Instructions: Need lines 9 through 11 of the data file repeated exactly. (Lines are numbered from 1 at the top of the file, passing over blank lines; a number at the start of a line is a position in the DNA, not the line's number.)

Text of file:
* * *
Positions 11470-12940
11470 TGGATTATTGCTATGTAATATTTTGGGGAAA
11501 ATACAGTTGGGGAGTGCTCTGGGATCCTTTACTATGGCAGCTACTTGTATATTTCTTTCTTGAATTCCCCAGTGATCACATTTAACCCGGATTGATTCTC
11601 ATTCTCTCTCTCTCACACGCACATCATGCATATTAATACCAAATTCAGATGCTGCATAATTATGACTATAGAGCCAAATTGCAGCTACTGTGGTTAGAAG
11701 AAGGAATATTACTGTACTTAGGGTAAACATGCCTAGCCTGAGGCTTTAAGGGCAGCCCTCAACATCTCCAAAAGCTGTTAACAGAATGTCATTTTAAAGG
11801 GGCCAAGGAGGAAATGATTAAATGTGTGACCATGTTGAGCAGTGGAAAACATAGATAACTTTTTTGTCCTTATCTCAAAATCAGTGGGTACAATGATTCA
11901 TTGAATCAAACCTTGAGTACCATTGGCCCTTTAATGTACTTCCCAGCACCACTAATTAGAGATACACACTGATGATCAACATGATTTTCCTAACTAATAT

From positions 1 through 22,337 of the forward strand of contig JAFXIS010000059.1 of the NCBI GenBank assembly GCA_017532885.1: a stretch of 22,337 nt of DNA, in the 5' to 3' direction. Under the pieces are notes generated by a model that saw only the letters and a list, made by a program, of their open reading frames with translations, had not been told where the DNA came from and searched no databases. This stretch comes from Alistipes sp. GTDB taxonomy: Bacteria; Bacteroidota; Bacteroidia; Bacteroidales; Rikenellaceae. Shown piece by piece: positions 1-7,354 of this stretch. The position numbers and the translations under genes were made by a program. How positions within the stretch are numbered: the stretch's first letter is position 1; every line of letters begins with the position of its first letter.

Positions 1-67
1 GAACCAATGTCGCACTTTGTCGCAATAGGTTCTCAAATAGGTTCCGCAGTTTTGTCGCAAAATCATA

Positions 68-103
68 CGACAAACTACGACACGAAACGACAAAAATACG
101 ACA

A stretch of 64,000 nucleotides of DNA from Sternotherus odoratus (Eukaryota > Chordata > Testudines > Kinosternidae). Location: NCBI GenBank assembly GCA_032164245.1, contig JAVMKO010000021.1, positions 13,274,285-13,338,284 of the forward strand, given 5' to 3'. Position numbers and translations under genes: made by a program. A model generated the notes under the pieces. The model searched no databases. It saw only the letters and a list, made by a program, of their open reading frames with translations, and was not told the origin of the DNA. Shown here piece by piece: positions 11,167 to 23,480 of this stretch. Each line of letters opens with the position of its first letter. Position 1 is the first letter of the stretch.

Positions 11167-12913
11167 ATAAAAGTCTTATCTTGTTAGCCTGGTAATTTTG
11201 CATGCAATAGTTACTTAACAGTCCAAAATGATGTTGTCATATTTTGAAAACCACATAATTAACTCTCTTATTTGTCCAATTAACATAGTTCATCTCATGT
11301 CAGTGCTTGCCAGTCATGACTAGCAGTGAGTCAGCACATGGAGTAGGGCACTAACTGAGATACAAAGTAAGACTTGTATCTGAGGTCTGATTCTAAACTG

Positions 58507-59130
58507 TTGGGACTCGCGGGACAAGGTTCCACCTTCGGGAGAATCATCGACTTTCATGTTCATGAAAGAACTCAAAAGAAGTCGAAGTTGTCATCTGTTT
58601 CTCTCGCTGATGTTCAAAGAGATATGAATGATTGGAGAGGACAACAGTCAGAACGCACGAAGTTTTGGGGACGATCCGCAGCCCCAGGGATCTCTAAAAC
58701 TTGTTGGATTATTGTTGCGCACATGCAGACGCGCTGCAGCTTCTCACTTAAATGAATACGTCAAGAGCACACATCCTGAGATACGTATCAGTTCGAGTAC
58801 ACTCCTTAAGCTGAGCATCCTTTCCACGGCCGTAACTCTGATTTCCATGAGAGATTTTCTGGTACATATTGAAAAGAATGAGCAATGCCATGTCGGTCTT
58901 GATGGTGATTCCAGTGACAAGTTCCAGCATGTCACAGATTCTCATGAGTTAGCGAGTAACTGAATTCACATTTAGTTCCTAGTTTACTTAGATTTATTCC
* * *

Positions 1-67
1 GAACCAATGTCGCACTTTGTCGCAATAGGTTCTCAAATAGGTTCCGCAGTTTTGTCGCAAAATCATA

Positions 68-103